The study referred to the construction of a one-floor 2 bedroom house and a 10-floor office building as case-studies. It did not refer to:
- public works
- requirements regulating professions
- land-use, spatial planning and zoning controls
- rules on the use of building materials and waste management
- requirements regarding the employment relationship of workers, including the posting of workers
- rules pertaining to the use of building once completed.
The key objectives of the study were:
- To identify, by a legal analysis, to which extent Member States make full use of simplification as required under the Services Directive for the benefit of cross-border construction service providers.
- To clarify how Member States apply the mutual recognition principle to service providers coming from another Member State.
- To explore the possible role of voluntary certification for mutual recognition.
- To conduct interviews with stakeholders to clarify what the situation is on the ground.
The main findings of the study were:
- 6 out of the 14 selected Member States impose so-called 'horizontal authorisation schemes' controlling access to the market, varying greatly in conditions imposed, and in most cases applicable without regard for the cross-border element of service provision.
- In the context of those horizontal schemes but also in relation to building permits, common to all Member States, the study found a frequent duplication of a priori controls, a major lack of mutual recognition of equivalent requirements previously complied with, significant administrative burden, and equally restrictive controls and conditions for temporary cross-border provisions as compared to establishment cases.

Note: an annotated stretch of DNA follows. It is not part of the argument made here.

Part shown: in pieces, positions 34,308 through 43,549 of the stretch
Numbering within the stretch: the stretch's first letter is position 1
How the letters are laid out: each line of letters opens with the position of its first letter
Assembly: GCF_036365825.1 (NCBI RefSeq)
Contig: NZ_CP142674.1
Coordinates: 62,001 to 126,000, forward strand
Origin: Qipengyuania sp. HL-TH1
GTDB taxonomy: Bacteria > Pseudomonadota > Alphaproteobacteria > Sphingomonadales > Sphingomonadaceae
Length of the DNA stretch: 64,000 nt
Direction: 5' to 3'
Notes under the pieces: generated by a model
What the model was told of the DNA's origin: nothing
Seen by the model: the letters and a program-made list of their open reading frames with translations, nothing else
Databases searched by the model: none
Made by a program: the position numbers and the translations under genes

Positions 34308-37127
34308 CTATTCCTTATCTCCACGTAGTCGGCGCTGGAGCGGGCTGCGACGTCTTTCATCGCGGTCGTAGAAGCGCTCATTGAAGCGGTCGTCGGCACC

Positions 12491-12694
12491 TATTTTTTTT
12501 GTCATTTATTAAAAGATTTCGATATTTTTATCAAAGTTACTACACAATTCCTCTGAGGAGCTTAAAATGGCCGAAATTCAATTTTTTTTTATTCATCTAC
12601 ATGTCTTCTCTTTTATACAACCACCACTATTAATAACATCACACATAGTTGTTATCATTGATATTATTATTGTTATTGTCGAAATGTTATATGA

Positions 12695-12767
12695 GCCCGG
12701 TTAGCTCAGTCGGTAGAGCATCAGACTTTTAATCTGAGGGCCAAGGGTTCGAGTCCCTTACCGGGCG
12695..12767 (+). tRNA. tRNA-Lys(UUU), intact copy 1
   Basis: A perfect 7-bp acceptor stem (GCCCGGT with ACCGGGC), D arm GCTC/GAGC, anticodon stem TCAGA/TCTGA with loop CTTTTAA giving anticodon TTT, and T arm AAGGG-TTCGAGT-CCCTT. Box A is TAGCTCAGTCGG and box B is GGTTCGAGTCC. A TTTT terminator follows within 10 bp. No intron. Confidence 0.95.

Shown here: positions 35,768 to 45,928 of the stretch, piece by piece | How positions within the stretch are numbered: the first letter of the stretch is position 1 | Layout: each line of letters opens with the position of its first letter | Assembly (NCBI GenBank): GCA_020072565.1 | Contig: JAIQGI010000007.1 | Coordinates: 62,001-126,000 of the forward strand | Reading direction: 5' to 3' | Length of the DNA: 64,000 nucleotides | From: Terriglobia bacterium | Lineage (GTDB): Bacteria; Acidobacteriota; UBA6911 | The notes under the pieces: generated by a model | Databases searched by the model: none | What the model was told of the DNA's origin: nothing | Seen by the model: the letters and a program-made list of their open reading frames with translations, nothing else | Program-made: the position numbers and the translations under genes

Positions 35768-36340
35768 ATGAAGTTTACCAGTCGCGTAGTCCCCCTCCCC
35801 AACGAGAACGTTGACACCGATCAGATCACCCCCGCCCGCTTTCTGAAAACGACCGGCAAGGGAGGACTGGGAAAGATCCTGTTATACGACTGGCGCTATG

- Voluntary certification schemes are largely inoperable in enhancing mutual recognition given the complexity and diversity of national standards
- Stakeholders emphasized the lack of available and user-friendly information on applicable requirements and the complexity of such requirements as major obstacles to cross-border operations.
General recommendations are:
- Horizontal authorisation schemes should be rare, and when they do exist, should result in simplified building permits.
- Mutual recognition and self-certification should also operate to limit controls, particularly building permits, to a minimum, with extensive use of tacit approval or even mere prior notifications.
- Simpler document requirements, full electronic procedures and comprehensive and user-friendly information should be put in place.